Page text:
Vet shortages in the UK remain a concern as a “disastrous” Brexit and challenges from Covid add more pressure.
The topic was recently debated in the House of Lords, during which it was asked what discussions had taken place between the Government and members of the veterinary profession about the availability of qualified vet personnel following Brexit.
In June 2019, H&H reported that the migration advisory committee, a public body that advises the Home Office on immigration issues, had recommended vets be restored to the Government’s shortage occupation list, following a joint submission from the Royal College of Veterinary Surgeons (RCVS) and the British Veterinary Association (BVA) (news, 6 June 2019).
During the debate, Lord Wigley reported that since Brexit the number of EU-registered vets coming to work in the UK had fallen by 68%, from more than 1,132 in 2019 to 364 in 2021.
“Is this not yet another example of the total disaster that Brexit has been for the UK?” he asked.
Defra parliamentary under-secretary of state Lord Benyon said Government officials are in “regular contact” with the veterinary profession and Defra is working with stakeholders to understand reasons for the shortage and develop “potential solutions”.
Lord Trees said reasons for the current shortage are “complex” but involve the “three Rs” – recruitment, retention and encouraging returners back to work after career breaks. He asked Lord Benyon to press the Government to raise core funding for vet students in the UK, which would “displace the need to take overseas students” and “immediately increase very substantially” the number of UK students undergoing vet training.
An RCVS spokesman told H&H workforce shortages are a “key challenge” facing the profession, which have been “exacerbated significantly” by the pandemic, Brexit and an increase in demand for veterinary services.
The number of vets joining the RCVS register declined from 2,782 in 2019 to 2,061 in 2021 and there has been an increase in vets leaving the register’s UK-practising category since 2018, either by leaving the register or moving to another category. As a result, the net number of vets joining the UK-practising category – the total number joining minus the number who have left – has fallen from 1,180 in 2019 to 269 in 2021.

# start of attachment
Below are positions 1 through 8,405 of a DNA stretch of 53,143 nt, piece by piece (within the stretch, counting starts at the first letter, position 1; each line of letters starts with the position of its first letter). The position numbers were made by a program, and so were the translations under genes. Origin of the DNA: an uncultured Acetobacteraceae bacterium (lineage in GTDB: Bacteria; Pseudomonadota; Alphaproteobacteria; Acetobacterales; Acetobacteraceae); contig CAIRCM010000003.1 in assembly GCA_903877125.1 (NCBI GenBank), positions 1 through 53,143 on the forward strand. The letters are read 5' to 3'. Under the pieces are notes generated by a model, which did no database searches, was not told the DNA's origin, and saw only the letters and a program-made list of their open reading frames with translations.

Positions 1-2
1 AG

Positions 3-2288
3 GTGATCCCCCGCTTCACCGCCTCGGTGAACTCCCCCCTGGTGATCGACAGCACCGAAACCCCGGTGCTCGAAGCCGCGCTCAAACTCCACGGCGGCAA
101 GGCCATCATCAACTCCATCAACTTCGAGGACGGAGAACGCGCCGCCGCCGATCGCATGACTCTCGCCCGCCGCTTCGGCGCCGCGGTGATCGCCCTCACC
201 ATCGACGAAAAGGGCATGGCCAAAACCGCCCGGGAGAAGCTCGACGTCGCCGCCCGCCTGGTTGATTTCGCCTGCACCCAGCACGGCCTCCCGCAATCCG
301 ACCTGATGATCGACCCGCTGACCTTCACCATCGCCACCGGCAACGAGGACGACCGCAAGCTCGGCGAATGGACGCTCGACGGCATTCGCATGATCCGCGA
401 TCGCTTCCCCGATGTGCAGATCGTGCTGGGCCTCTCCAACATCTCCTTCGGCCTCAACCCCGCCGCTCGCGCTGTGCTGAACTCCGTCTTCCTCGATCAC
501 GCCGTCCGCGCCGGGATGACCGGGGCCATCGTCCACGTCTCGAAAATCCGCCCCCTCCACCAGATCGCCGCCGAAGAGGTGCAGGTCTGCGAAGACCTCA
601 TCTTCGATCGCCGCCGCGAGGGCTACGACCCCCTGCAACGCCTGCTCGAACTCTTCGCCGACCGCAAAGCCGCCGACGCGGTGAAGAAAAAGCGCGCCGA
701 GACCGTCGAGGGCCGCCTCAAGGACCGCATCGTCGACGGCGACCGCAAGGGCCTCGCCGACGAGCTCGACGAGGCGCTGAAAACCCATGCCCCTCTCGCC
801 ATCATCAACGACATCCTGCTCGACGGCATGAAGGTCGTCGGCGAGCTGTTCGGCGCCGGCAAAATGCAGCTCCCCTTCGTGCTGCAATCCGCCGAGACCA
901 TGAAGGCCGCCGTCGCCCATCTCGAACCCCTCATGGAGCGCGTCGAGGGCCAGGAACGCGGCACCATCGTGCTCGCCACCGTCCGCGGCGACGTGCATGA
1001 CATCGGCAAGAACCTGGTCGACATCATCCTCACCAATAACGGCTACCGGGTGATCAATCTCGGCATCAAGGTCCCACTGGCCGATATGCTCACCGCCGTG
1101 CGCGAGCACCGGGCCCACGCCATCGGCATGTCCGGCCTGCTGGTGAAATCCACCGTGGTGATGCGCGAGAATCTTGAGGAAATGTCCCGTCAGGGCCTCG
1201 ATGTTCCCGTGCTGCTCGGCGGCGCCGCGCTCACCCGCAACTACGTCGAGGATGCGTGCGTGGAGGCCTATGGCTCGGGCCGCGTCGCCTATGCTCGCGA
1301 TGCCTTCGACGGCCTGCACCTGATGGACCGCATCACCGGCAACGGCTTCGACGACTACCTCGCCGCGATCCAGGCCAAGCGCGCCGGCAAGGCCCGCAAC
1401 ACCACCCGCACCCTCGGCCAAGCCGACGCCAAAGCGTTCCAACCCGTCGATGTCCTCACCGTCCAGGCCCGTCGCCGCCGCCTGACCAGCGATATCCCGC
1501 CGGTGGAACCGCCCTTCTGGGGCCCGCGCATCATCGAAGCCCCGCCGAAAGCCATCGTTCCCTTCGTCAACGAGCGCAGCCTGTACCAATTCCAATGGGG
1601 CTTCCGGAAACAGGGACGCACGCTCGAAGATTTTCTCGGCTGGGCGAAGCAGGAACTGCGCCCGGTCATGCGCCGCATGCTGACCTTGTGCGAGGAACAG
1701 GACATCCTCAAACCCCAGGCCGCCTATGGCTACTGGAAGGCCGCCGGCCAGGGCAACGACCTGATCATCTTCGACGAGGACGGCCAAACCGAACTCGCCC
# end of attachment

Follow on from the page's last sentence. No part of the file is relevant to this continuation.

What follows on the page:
“There has been a decrease in new UK-practising registrants from overseas, particularly from the EU, over the past four years. In 2018, 53% of new registrants were EU-qualified, but in 2021 this was 19%. This reduction in new registrants from the EU explains much of the fall in overall numbers of new registrants,” said the RCVS spokesman.
“There is no silver bullet for solving the workforce crisis and the ongoing impacts of Covid and Brexit. There have been recent developments that will increase the number of UK veterinary graduates, with four new vet schools on the horizon.
“However, we agree with Lord Trees that there will need to be significant investment by the Government in UK veterinary education if we are to ensure domestic capacity and resilience.”
British Equine Veterinary Association (BEVA) president Huw Griffiths told H&H the organisation is aligned with the RCVS and the BVA in identifying potential shortfalls of veterinary provision, and is leading on the sector-specific challenges involving equine vets and “therefore equine welfare”.
“Manpower can be relocated in the short-term but globally a long-term strategy is required to ensure adequate provision of care for our equine patients,” he said, adding that BEVA acknowledges the “three Rs” as key areas for focus and strategic improvement.
BEVA will launch a recruitment and retention survey next month for its membership, to build on the work of Renate Weller, who has researched factors affecting this area. Mr Griffiths added that BEVA will also be working with Amy Grice, a “world leader” in the understanding of the generations of equine vets, who has undertaken studies on the topic and will attend the BEVA congress in September.
“We are wholeheartedly committed to supporting our membership, enabling them to continue to provide world-class care for equines. The future will inevitably be different, it is our role to be malleable, and provide support and resources that reflect the needs of the professionals of the future,” added Mr Griffiths.
H&H vet expert Karen Coumbe, who works for Bell Equine, told H&H that although the horse world may have been “a little protected” from vet shortages compared to small-animal vet practice, this is changing.
“There are alarming statistics showing vets are not staying in the profession as long as they used to. There are many reasons for that, plus there aren’t the same number of vets coming over from overseas. And there are now more female vets, so more vets take time out of the workplace with parental leave,” she said.
“I’ve been very lucky, but generally the view is the public have higher expectations than previously, so if there aren’t enough vets to go round, then those who are available become less effective and burnt out. This results in a perfect storm of job dissatisfaction from vets and their clients.”
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